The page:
How about Johnson’s caddie? Again, in hindsight, yes, he could have sounded a warning. But he’s focused on giving Johnson an accurate yardage and good advice on the type of shot to play, and it’s not really his responsibility. (Although planting the bag and standing further into the bunker than Johnson perhaps should have alerted him that maybe this was a bunker.)
Could crowd control have been better? Not really. There was a mad dash to where Johnson’s ball lay, so that spot was immediately surrounded by hundreds of spectators. The corridor that was cleared was pretty narrow but sufficient to give room for Johnson to plan and execute the shot. And, as mentioned, spectators were allowed in the bunkers all week.
The biggest question of all, in my mind, is whether the PGA should have declared the bunkers outside the ropes to be waste bunkers rather than hazards, so that it would be allowed to ground your club. It’s just very strange to have spectators walking through bunkers and to have bunkers that don’t have rakes (but doable because it’s hard sand that is almost like dirt).
When the PGA Championship first came to Whistling Straits in 2004, up until the week of the tournament officials were considering whether to declare the outside-the-ropes bunkers to be waste bunkers. They decided that in order to avoid confusion about different bunkers being treated differently, all bunkers would be considered hazards.
Unfortunately, Stuart Appleby had played the course about a month before and been told that they would be waste bunkers. When he got to the championship, he did not read the rules sheet that deemed them hazards. (Sound familiar?) During the third round, he was penalized four strokes—two for moving loose impediments in a hazard and two for grounding his club. He ended up finishing five shots out of a playoff, so the penalty cost him a lot of money.
This time officials hoped that a consistent policy would avoid a similar problem. Wrong.
My thinking is that declaring the bunkers outside the ropes to be waste bunkers would have been the most sensible policy. If they don’t have rakes, that distinguishes them from the more usual kind of bunker, and the same goes for allowing spectators to meander through them.
I don’t think there would have been much confusion caused by using the rope line as the delineation between hazard bunkers and waste bunkers. (As the course was set up, the rope line went through some bunkers, but that could have been done differently.) And Dustin Johnson would have been part of the playoff instead of having his heart ripped out. Granted, that’s hindsight, too.
Actually, my first angry thought when this happened was directed at architect Pete Dye. He’s the one who splattered these bunkers all over Whistling Straits. The vast majority of them are not even in play. The excess of bunkering smacks as a gimmick, a talking point for publicists, on a course that is good enough not to need any gimmicks. The idea was that this was a course inspired by Irish links, but the humps and bumps without the bunkers would have been sufficient to get that idea across. In fact, I don’t think there are Irish courses with so many bunkers.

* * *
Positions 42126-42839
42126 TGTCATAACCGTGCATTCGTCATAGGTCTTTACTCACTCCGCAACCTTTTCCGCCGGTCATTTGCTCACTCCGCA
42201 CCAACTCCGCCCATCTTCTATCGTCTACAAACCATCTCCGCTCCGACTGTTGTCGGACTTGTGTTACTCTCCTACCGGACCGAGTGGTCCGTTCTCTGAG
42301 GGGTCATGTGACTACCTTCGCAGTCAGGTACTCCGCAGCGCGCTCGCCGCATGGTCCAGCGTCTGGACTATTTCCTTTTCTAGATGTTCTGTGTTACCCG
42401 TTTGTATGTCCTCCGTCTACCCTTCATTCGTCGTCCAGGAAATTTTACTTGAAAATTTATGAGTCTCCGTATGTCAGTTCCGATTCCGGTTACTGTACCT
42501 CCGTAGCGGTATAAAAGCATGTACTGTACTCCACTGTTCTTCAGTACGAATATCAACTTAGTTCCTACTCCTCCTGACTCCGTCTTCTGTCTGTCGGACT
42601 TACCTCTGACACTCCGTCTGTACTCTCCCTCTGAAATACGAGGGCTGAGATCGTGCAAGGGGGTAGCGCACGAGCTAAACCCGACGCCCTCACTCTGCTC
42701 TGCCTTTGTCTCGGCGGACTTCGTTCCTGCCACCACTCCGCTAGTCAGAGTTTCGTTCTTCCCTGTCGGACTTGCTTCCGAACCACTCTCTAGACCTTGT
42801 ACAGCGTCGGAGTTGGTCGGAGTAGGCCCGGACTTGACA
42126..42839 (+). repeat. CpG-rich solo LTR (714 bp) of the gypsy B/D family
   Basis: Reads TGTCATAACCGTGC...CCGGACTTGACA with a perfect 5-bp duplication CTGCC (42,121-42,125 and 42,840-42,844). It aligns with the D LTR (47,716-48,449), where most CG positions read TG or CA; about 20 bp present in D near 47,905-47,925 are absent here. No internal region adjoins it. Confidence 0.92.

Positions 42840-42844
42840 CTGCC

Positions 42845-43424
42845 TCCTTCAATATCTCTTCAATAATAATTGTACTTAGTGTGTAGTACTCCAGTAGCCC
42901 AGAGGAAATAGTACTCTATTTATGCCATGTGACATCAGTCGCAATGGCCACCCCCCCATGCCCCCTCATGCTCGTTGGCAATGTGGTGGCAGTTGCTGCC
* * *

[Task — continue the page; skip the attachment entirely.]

And it was one of these silly bunkers that caused one of the cruelest rules situations in golf history. (The bunker that Johnson found is in play, of course, but bunkers usually are not found in spectator areas.)
Then I read a report that said Dye planned for those bunkers to be waste bunkers. So that shifts responsibility to the PGA. Then again Johnson should have been more aware…and the official might have said something…and the caddie might have said something…and the ball could have ended up in a hundred other places where it would have been obvious if it was in or out of a bunker. So, it really was a perfect storm leading to the worst possible conclusion.
Or not quite the worst. As Johnson himself pointed out, it would have been even worse if he had made his seven-foot par putt on the 18th hole that would have given him an apparent one-stroke victory. Then he, and nearly everyone else, would have thought he had won the PGA Championship, only to have it snatched away from him.
It was also fortunate that Martin Kaymer and Bubba Watson both finished at 11-under. Let’s say that only one of them finished 11-under, and Johnson’s penalty handed him a victory. The win would have been considered an outright gift and a total fluke, and the awards ceremony would have been a somber affair. As it was, Kaymer went out and played good golf in a three-hole playoff to defeat Watson, a somewhat satisfying conclusion under the circumstances. Kaymer will go down in history as an overshadowed winner, but not a fluke winner. It feels like he earned the trophy—but it sure feels like Johnson deserved a shot at it, no matter how clear-cut the rules decision.